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Basim Ali

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  1. This isn't news. The author of the article (well it is ladbible so I don't really have to question its credibility) is grossly mistaken in assuming that women don't already wear beachwear/bikinis at resorts in Saudi Arabia (in Jeddah mostly which is about an hours drive from Makkah).
  2. Basim Ali

    Paradox of sin

    I think the moral here is you are thinking too hard about two unrelated events lol. If you had decided to give money anyway to the person who asked you for it, you'd still have lost the money you lost earlier. In that case, by your logic, you'd have been punished for something you didn't do. Where I grew up, losing money/a valuable item is considered Sadqah of your life. So be thankful and just move on. Salam
  3. Nothing beats a good cup of karak chaai. PS: Whenever I think of something Halal, part of me says: 'Hey that could be Haram under certain circumstances'... Sorry I'm broken on the inside.
  4. Many of the moderate maraji' and their marjiyyat are not free from controversy. I mean no disrespect of course. They're all highly esteemed scholars. But don't you think in matters of religion it's best to steer clear of doubt wherever possible? Also what makes you think Sayyid Sistani is inaccessible? I think his representatives are pretty active and accesible around the world (including Canada).
  5. This is exactly what I'm questioning. If they walked out during the national anthem in Muharram, why should they not walk out the rest of the year? It's not like you're suddenly not allowed to be 'part of music' due to the arrival of the month of Muharram. Also, I'm actually in awe of the parenting these children received. I don't think I'd be capable of being in any sort of dilemma in primary school and would just do what I want.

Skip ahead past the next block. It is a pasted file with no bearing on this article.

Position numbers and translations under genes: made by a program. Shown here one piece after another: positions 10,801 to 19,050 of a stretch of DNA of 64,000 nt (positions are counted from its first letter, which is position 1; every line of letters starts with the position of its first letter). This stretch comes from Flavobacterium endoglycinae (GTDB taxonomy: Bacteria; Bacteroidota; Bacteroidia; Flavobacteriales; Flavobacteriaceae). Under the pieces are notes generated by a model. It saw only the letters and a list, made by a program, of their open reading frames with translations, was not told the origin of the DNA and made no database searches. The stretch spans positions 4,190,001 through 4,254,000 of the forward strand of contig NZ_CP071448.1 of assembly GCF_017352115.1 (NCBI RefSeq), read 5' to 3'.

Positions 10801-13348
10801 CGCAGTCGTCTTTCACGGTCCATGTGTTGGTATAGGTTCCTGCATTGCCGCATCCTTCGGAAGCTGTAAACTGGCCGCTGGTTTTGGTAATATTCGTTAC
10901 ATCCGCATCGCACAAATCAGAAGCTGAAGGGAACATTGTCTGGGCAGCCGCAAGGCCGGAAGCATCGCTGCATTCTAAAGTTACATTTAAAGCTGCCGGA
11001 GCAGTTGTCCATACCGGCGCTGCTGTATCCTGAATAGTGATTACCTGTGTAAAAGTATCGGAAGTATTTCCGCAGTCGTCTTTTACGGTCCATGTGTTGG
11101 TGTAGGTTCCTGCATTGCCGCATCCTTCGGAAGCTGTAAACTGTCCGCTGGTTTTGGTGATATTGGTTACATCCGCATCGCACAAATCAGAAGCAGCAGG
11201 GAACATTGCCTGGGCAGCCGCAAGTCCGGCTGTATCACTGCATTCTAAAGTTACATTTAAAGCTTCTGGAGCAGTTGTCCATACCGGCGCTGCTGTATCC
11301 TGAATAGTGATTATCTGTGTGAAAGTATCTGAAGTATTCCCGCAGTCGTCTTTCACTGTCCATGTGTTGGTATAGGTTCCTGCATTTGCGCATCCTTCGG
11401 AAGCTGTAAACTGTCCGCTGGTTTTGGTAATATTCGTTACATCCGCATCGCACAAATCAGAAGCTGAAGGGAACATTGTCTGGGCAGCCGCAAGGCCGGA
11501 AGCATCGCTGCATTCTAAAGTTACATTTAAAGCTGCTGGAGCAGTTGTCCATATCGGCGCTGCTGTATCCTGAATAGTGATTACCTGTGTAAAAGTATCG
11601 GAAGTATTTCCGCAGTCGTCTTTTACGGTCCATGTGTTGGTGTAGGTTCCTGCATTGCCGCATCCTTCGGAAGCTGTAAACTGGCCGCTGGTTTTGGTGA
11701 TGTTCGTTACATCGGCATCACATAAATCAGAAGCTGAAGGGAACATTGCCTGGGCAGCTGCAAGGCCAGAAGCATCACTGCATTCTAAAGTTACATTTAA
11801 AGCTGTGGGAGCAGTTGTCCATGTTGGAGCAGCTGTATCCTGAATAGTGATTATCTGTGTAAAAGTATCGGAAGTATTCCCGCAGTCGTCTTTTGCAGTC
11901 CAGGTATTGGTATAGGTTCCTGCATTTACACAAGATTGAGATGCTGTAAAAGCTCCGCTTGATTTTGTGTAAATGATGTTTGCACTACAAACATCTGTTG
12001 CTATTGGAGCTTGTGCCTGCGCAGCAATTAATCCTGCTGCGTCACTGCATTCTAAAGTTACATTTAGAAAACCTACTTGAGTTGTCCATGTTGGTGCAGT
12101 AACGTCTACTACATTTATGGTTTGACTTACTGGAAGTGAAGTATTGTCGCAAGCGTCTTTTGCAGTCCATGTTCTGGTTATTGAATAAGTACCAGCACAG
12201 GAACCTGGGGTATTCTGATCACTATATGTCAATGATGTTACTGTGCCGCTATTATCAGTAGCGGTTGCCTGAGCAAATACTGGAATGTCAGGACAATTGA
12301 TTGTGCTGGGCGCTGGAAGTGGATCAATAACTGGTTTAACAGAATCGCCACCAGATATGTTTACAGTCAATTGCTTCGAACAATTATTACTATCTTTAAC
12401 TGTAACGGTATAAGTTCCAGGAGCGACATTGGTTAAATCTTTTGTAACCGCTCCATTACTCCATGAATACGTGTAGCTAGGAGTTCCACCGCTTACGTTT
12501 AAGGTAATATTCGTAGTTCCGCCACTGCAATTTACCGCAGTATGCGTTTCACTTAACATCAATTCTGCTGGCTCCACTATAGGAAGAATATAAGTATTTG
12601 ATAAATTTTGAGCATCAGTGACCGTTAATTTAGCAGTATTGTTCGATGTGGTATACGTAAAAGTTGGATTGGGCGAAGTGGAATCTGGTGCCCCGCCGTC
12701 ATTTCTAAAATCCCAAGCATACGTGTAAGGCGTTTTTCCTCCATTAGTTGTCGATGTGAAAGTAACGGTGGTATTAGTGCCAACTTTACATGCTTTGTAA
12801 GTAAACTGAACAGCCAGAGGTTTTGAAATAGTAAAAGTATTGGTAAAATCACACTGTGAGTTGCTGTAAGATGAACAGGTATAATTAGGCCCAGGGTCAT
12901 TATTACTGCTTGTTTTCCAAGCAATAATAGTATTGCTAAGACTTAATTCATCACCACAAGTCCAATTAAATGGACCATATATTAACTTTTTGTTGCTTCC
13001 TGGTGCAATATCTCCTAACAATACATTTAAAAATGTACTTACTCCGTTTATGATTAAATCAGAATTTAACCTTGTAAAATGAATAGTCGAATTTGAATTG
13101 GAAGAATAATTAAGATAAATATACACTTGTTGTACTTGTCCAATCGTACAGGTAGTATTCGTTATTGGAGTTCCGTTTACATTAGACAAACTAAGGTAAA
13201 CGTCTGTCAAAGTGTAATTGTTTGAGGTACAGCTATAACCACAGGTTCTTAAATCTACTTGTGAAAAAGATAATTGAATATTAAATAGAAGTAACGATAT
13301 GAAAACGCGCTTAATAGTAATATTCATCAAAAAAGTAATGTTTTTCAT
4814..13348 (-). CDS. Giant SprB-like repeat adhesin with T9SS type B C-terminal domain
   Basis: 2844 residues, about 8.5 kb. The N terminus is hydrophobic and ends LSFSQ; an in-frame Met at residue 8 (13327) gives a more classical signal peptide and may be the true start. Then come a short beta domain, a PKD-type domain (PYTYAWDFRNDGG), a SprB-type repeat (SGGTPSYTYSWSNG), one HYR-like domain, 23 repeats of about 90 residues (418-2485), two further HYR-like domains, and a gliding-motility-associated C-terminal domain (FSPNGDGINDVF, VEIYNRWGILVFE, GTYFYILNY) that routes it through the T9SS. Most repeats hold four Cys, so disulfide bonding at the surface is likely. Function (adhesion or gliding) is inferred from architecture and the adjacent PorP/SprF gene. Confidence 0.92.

6. Australia school criticised for letting Muslim students walk out during national anthem Scott Morrison, Australia’s treasurer, attacks school’s “pathetic” decision to allow Muslim students to skip singing of the national anthem during a religious mourning periodScott Morrison, a senior Australian government minister, has criticised a school which allowed Muslim students to leave an assembly for the singing of the national anthem during a religious period of mourning. The head of Cranbourne Carlisle primary school allowed about 30 to 40 Shia Muslim students aged eight to ten to leave the assembly, saying it was the Muharram period for the children, a sacred month when Shia Muslims observe a period of mourning, and they should not be required to take part in “joyous” events. “It wasn’t a pre-thought-out action,” Cheryl Irving, the school principal, told Channel 10. “When they came to the assembly, they were caught in a dilemma. They knew that they should not be taking part in music. They also knew that the national anthem had music, so they were caught in a dilemma and didn’t know what to do. Some stood to leave, so the teacher intervened and gave them the opportunity to move out quietly, so they weren’t confused and they weren’t upset.” The decision angered parents, while Muslim schools said it was standard for all Muslim students to sing Advance Australia Fair, the national anthem. Mr Morrison, the national treasurer, equivalent to Britain's Chancellor of the Exchequer, said he was offended by the school’s actions and believed it deserved the “muppet of the year award”. “I know people of Muslim faith [who] would be just as offended about this as you or I would,” he told Radio 3AW. “I just shook my head and went ‘that’s just doing nobody any favours’. Some do-gooder’s tried to make a point and they’ve ended up damaging the whole show. So look, they get the muppet of the year award from me for that.” The education department in the state of Victoria reportedly backed the school, saying it was important to respect religious observances of all students. Kuranda Seyit, from the Islamic Council of Victoria, said the situation was a “storm in a teacup”. "I think that it is important that we don't blow this out of proportion, and understand that the national anthem is something that Muslims take great pride in singing,” he told The Age. “In this particular incident it happened at a time when they were not allowed to sing and I think we should respect that choice." http://www.telegraph.co.uk/news/worldnews/australiaandthepacific/australia/11959894/Australia-school-criticised-for-letting-Muslim-students-walk-out-during-national-anthem.html --------------- I don't know what to think of this. I mean I thought patriotic songs were allowed anyway. Also, the fact that they're saying it's the music the students may have had a problem with means they should have a problem with it the rest of the year too. I'd imagine if whoever is having trouble understanding this part of the children's religion, wouldn't be too pleased after learning that they'd have (or should have) a problem with it at other times too. I don't think anyone's annoyance over this is unjustified. National anthems are usually a matter of a country's respect. Most people are required to stand up for it as long as it's playing. What does everyone else think?
  7. Aray yaar work on the (salam) smiley first. Can't connect with the people here with that ugly tech gibberish that replaces it in the posts.